Cyclist sprinting out of the saddle

How to Be a Stronger Cyclist: A Beginner's Guide

Are you looking to take your cycling performance to the next level? Trying to hit a new PR or finally not get left behind going up that big hill on group rides?

If so, then you’re in the right place. In this guide, I'm going to share with you some of the best tips on how to get stronger for cycling.

I'll cover easy steps that you can do on and off the bike and things you can incorporate into your existing training routine.

If you’re looking to take your cycling more seriously and take your training to the next level, these tips will help you get there.

Let’s get started!

Why Cyclists Need to Get Stronger

Before you start diving into different training programs, it's important to understand why cyclists should focus on getting stronger. A lot of cyclists fall into the trap of solely focusing on endurance.

After all, cycling is an endurance sport.

While it's true that cyclists need a good base of endurance, other important factors come into play when racing or even just riding for fun.

Getting strong can help you:

  • Improve your power when pedaling
  • Climb hills faster
  • Sprint faster
  • Avoid injuries
  • Recover from rides more quickly

To put it simply, getting stronger as a cyclist means more power and speed on the bike. This means better performance and results, whether you're racing or just out for a weekend ride.

Set Goals and Create a Solid Training Plan

The first step in getting stronger is to set goals and create a solid training plan. The clearer you are about your goals, the better you'll be able to create a plan that will help you reach them.

And a good plan will help make sure you're getting the most out of your rides and your time in the gym.

Some things to consider when setting goals:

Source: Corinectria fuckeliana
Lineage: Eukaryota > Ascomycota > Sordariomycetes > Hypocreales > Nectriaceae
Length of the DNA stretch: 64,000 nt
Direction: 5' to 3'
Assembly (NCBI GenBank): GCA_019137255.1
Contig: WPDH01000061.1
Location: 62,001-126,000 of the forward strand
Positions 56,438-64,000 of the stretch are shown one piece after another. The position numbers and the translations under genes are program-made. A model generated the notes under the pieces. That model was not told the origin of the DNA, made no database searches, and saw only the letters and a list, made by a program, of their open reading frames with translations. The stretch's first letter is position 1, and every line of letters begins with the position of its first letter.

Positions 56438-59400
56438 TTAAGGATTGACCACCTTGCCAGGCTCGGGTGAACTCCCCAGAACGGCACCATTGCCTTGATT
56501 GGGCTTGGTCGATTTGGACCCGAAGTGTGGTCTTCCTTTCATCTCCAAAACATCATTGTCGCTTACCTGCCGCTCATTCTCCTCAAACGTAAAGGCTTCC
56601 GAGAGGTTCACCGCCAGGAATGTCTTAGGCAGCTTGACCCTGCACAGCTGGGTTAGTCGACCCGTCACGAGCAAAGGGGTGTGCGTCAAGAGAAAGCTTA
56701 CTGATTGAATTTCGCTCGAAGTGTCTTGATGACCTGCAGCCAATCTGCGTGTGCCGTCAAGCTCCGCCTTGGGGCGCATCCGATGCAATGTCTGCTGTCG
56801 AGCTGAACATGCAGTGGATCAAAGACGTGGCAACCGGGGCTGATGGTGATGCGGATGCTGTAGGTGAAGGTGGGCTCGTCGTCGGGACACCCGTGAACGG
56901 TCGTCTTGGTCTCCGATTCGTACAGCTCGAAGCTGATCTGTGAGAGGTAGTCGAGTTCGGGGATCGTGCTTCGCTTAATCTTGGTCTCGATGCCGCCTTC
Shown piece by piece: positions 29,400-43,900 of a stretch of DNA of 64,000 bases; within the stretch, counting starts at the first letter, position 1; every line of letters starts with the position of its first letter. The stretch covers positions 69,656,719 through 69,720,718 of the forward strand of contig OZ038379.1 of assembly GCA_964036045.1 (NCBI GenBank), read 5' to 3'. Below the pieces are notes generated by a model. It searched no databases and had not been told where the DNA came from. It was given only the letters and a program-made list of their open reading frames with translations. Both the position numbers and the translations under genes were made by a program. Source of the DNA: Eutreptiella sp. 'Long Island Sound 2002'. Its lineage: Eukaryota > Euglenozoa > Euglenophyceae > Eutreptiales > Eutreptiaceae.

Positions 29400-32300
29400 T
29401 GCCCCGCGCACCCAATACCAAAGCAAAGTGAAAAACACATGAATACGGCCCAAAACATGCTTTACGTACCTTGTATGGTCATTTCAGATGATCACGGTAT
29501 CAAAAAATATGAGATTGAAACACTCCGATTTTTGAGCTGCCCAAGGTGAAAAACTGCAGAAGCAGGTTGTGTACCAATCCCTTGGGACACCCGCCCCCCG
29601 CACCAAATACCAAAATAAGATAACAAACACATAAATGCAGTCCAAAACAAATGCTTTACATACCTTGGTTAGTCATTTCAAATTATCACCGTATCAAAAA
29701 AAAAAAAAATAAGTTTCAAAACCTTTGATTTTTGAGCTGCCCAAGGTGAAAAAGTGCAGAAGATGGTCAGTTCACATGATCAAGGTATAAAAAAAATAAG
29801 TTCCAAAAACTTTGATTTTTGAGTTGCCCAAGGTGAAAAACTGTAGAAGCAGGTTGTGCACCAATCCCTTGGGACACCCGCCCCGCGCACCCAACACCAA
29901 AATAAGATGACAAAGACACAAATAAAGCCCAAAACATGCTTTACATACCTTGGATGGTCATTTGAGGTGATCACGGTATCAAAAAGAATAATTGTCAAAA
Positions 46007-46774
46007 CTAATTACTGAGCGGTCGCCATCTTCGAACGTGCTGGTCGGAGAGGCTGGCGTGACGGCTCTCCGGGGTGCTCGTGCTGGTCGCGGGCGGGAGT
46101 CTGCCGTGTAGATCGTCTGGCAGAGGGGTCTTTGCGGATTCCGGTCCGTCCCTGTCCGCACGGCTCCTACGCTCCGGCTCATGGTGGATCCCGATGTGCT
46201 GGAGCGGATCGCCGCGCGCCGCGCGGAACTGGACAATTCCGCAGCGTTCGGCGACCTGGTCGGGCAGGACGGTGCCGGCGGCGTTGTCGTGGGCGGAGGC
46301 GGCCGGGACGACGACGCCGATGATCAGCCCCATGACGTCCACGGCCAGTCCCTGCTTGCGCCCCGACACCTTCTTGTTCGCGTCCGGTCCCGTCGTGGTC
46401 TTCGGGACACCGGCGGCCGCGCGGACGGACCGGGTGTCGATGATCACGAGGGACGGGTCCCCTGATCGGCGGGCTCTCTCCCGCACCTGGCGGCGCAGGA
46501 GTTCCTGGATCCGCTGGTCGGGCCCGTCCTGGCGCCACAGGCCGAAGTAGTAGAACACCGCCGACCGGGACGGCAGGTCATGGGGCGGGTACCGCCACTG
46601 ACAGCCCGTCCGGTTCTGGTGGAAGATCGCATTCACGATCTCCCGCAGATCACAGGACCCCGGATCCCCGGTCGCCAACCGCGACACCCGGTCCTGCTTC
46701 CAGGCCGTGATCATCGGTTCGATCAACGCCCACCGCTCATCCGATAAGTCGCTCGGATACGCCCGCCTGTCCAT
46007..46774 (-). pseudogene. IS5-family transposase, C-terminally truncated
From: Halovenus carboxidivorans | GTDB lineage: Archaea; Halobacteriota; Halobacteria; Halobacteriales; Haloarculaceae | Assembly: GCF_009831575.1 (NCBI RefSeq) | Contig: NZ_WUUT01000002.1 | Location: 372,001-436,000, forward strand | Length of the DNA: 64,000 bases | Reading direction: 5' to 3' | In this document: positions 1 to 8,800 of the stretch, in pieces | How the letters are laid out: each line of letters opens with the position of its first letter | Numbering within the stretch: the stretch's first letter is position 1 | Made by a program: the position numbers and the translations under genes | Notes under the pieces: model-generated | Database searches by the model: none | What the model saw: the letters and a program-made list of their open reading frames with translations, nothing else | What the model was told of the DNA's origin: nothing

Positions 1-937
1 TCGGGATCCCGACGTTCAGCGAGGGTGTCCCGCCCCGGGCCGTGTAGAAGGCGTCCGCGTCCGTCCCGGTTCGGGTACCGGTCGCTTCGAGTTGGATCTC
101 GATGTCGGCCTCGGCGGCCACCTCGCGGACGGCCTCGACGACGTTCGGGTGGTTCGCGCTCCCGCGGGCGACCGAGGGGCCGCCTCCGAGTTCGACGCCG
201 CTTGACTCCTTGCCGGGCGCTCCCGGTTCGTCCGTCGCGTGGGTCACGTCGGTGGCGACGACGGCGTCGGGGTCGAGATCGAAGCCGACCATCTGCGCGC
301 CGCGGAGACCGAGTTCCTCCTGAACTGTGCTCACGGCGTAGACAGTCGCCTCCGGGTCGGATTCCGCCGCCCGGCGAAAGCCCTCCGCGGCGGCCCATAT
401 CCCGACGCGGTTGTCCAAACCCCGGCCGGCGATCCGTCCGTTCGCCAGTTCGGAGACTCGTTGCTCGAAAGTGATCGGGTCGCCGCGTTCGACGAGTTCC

• What are your long-term and short-term goals with cycling?
  • Are you looking to improve your power, speed, or endurance?
  • Do you plan to enter any races?

Think about what you want to achieve and then create a plan that will help you get there.

For example, if your goal is to improve your power output, you might focus on riding in bigger gears, riding uphill, or doing block training.

If your goal is to improve your endurance, you might focus on long rides, tempo training, or sweet spot training.

And if you're looking to improve your speed, you might focus on sprints, hill repeats, or time trials.

The important thing is to have a goal in mind and then create a plan that will help you achieve that goal.

Focus on Neuromuscular Training

An important focus when getting stronger as a cyclist is neuromuscular training. Dr. Michele LaBotz, TrueSport Expert and sports medicine physician, describes neuromuscular training as:

"Neuromuscular training is really teaching nerves how to make the muscles work in a way that is consistent with best performance and lower injury risk."

In short, neuromuscular training is a type of training that helps improve the strength and connections of muscles and the communication between your muscles and your nervous system.

This type of training can help you become a more efficient cyclist by improving your pedaling technique, economy, and power output. It also can help reduce injuries due to muscular imbalances or weakness.

Landry Bobo from Evoq recommends adding high-cadence training, low-cadence training, sprints, and strength training to incorporate neuromuscular training into your workouts.

High-cadence training is when you ride at a cadence that is higher than what is comfortable for you. This helps improve your pedaling efficiency and economy.

Low-cadence training is the opposite of high-cadence training. This is when you ride at a cadence that is lower than what is comfortable for you. This helps improve your muscular endurance and power.

Sprints are short, all-out efforts that help improve your leg speed and power.